Circus in court over alleged hippo cruelty
A French circus is facing prosecution today over alleged mistreatment of a hippo held in captivity for shows in what animal rights activists hope will be an important test case.
According to the One Voice association, which reported the Muller circus to the police, a hippo called Jumbo is being maltreated and kept in conditions that can cause suffering.
It says the case of the hippo is emblematic because these animals have such specialised needs, which, in French law are stated to include warm conditions, plenty of space and access to a heated swimming pool.
One Voice tried, but failed, via a case in the administrative courts, to get the circus's permission to keep the hippo for shows removed.
Today’s case in Valence, Drôme, is a criminal prosecution it sought in parallel. Officals that visited the circus found evidence there may be non-conformity with the rules.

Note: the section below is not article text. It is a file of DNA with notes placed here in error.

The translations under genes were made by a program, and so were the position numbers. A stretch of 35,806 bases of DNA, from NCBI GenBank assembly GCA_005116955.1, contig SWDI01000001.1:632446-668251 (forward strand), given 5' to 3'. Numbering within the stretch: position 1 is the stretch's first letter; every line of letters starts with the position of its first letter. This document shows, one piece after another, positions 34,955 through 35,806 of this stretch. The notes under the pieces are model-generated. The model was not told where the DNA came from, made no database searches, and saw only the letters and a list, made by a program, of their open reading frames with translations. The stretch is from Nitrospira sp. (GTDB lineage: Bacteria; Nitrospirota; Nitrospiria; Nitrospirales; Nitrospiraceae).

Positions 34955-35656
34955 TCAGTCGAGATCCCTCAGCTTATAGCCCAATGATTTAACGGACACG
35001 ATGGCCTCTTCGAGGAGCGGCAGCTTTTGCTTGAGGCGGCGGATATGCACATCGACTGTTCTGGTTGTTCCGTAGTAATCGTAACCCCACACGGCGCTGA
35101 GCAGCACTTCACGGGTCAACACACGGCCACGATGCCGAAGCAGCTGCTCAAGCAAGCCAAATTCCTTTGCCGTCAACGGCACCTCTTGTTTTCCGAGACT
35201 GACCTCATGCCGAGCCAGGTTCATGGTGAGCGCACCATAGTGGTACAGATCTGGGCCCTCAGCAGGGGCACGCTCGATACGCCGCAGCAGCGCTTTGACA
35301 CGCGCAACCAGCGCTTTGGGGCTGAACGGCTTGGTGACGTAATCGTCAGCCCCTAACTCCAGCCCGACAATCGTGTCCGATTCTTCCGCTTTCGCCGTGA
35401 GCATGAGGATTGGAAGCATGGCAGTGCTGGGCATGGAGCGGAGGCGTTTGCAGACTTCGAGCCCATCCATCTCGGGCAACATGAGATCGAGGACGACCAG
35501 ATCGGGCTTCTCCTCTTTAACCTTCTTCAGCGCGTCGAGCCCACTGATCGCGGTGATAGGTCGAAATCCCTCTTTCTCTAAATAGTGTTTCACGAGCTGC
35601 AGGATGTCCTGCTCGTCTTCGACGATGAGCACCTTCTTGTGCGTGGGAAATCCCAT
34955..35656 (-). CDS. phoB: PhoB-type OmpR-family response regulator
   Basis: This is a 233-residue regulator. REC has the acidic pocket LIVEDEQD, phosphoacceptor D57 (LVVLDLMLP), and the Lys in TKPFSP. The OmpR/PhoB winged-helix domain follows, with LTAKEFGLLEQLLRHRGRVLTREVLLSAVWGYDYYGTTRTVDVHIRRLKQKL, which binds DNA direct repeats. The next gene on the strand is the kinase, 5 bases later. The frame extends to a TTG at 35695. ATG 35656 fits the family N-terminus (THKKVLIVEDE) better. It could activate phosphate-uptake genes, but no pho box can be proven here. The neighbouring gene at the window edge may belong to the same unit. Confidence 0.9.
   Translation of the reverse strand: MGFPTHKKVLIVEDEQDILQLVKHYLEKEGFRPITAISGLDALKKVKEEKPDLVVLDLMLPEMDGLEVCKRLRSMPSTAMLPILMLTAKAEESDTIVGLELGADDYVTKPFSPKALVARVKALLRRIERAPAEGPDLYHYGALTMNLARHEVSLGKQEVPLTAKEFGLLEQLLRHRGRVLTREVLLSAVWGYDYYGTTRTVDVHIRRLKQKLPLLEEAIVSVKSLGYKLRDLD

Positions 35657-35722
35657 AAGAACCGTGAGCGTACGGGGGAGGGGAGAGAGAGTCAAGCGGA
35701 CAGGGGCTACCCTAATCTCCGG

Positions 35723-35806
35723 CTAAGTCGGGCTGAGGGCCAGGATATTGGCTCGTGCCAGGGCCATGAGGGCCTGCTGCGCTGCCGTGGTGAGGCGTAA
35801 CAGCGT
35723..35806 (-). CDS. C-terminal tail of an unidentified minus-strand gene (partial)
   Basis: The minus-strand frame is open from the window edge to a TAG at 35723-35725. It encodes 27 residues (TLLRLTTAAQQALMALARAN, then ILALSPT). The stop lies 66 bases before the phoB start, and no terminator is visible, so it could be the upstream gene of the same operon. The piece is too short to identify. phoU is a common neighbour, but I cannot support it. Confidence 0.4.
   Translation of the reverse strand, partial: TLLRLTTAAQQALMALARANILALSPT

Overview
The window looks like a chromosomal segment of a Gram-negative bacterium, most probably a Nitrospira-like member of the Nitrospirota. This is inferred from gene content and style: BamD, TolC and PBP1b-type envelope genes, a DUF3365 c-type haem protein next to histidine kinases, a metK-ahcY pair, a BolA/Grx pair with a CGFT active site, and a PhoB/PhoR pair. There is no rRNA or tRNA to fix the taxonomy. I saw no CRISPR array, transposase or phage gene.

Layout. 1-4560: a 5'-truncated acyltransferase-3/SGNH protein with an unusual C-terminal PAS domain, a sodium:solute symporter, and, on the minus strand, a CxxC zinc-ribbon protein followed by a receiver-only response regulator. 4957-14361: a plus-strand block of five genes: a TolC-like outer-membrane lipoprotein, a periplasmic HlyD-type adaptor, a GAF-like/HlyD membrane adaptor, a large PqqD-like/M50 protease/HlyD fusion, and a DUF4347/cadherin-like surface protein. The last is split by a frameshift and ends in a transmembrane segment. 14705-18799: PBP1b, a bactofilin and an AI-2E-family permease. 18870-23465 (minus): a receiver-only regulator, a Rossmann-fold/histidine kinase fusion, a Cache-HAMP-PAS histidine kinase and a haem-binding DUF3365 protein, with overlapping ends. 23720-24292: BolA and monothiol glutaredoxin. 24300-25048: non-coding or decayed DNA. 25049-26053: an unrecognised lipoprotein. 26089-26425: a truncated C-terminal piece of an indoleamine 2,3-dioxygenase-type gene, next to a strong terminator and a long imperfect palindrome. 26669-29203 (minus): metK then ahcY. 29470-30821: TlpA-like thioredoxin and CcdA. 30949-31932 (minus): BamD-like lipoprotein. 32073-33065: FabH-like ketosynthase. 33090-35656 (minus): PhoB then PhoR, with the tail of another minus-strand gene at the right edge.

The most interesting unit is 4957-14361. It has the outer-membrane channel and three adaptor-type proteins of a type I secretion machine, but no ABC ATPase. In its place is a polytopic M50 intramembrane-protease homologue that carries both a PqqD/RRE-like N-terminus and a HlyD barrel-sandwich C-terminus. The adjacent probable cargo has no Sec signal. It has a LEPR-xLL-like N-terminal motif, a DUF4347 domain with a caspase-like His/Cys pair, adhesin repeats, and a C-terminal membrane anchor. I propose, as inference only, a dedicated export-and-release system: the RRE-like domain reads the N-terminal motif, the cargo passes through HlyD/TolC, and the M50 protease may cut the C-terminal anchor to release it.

Unlike many other European countries the use of ‘wild’ animals in circuses (ie. non-domesticated species like lions and bears, many of which are born in captivity) is allowed in France, angering many animal lovers who say the circus environment is unsuited to their well-being; however ‘traditional’ circuses using the animals claim high French standards make the practice acceptable.
Talks have been ongoing between circuses, activists and the government.
French law says animals used in travelling shows must be kept in conditions that meet their biological and behavioural needs and guarantee their safety, well-being and health.
“We’ve focussed on Jumbo as a priority because its suffering is greater than other wild animals held in circuses,” One Voice founder and president Muriel Arnal told Le Monde.
She said the hippo, because of its bulk, should spend most of its time submerged to support its joints, but Jumbo is “never in his pool”. The French rules say hippos need constant access to a pool, at least at 22C, 30m2 and 1.5m deep, apart from during transport.